The Federal Aviation Administration's plan to close air traffic control towers at six Oklahoma airports has aviation officials scrambling to preserve a system they say provides an essential layer of safety to the public.
Last week, the FAA provided details of its cost-saving proposal because of sequestration.
The tower closings would affect more than 200 facilities and communities across the U.S., including six in Oklahoma: Ardmore, Enid, Lawton, Norman, Wiley Post Airport in Oklahoma City and Stillwater. Those towers are set to close April 7, with the exception of Ardmore, which was given until Sept. 30.
Tulsa's Jones Riverside Airport was spared because it has more than 150,000 operations a year.
In addition, FAA officials said they will cut overnight shifts at the Will Rogers World Airport and Tulsa International Airport control towers, but no date for those changes has been given.
Pilots can take off and land at an airport without an air traffic control tower but must communicate with other aircraft to do so safely.
It would be like removing the traffic light from a busy Oklahoma City intersection and letting drivers fend for themselves, said Grayson Ardies, a pilot and airport safety inspector for the Oklahoma Aeronautics Commission.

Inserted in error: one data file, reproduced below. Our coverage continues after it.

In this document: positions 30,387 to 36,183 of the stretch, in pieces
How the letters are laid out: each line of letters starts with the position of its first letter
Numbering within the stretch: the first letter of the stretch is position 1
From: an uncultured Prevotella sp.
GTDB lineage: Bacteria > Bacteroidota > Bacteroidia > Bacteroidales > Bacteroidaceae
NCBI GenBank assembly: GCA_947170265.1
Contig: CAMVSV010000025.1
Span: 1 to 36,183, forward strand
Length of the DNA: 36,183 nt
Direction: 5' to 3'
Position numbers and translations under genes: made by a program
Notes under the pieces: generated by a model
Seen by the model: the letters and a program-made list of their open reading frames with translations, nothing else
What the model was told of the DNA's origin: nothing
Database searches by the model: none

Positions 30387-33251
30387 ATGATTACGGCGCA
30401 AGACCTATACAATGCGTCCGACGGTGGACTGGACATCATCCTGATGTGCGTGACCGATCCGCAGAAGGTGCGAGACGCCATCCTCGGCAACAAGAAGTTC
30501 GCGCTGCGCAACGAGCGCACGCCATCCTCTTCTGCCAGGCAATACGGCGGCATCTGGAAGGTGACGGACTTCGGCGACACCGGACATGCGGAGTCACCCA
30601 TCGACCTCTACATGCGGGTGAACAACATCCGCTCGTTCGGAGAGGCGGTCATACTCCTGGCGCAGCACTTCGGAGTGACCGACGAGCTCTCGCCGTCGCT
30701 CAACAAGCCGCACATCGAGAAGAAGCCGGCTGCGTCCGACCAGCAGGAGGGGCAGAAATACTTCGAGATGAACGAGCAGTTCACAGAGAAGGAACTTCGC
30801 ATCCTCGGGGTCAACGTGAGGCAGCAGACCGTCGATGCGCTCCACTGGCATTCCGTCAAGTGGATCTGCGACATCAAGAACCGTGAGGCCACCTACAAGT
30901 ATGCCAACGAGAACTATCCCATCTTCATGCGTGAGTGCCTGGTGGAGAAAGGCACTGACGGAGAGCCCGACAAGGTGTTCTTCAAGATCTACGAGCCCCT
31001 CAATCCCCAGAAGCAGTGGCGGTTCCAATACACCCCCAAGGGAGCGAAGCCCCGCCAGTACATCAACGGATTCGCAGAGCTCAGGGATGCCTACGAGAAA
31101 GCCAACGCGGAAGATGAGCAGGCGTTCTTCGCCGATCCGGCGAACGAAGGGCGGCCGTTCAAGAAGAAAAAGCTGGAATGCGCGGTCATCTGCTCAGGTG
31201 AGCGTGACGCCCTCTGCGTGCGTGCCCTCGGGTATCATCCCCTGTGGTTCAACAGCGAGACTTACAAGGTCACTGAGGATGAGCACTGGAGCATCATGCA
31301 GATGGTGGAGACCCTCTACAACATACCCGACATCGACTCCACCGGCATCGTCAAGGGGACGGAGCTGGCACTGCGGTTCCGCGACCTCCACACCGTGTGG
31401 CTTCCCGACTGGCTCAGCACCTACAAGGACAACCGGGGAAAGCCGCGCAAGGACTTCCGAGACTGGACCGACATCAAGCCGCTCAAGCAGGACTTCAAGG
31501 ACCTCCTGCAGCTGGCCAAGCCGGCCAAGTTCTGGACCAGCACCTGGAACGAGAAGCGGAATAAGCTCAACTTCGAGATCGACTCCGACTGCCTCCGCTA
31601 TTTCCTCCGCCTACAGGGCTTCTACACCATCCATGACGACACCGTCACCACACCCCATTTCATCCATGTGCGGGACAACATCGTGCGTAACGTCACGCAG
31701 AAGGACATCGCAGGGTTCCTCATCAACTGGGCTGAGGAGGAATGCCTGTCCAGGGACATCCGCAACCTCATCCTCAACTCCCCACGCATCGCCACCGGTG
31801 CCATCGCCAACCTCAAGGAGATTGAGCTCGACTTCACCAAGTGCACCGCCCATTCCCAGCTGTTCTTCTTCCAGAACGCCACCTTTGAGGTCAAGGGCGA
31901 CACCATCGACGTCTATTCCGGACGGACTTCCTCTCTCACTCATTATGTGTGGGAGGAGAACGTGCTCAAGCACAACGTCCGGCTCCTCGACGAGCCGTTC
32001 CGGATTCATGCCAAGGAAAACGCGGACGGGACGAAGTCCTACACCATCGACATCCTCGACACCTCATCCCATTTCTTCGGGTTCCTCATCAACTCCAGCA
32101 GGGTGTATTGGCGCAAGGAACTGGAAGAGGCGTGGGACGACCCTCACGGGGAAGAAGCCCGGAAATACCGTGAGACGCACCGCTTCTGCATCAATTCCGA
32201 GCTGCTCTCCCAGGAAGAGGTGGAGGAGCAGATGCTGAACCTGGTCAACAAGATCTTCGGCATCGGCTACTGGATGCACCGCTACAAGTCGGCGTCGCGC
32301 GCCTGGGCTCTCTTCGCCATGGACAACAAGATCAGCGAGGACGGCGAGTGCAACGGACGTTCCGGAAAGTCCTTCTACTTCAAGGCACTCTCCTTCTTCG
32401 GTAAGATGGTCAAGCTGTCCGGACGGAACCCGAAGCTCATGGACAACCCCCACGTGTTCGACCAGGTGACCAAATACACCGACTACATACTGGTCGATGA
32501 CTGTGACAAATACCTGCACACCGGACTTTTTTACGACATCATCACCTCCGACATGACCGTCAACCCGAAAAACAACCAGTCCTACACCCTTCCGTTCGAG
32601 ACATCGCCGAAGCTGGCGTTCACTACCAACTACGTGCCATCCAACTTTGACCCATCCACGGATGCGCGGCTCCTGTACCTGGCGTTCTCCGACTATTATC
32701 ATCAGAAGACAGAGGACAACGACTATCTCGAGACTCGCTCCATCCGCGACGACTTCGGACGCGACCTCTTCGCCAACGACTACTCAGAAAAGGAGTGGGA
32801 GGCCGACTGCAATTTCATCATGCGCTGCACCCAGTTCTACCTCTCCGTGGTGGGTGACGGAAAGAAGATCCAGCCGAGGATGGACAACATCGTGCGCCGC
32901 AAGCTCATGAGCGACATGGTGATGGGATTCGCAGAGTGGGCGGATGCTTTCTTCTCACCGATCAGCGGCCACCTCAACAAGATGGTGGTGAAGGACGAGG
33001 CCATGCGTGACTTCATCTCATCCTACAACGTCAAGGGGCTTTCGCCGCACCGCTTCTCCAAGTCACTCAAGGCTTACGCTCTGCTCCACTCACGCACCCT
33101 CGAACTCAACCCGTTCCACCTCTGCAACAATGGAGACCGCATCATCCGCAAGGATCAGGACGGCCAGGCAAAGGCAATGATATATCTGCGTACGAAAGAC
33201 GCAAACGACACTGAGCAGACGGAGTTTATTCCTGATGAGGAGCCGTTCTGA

“The pilots rely on professionals whose one task is to separate traffic and move traffic,” Ardies said.
“If he (the pilot) is now tasked with separating traffic while landing, the risk of something bad happening goes up.”
While many general aviation airports don't have an air traffic control tower, the proposed cuts affect major airports with commercial and military operations, which Ardies called uncharted territory.
Airports have until Wednesday to submit an appeal to the FAA, and the agency will announce a finalized list of closures March 20.
If put in place, the budget cuts will have a far-reaching impact across the aviation industry, airport officials said.
Insurance or corporate policies prohibit many corporate, military and commercial aircraft from flying to airports with uncontrolled airspace.
Pilot training programs at one of the state's busier general aviation airports, the University of Oklahoma's Max Westheimer Airport in Norman, may need to be scaled back, airport Director Walt Strong said. He added that the flight school will continue, but training flights will have to be spread out.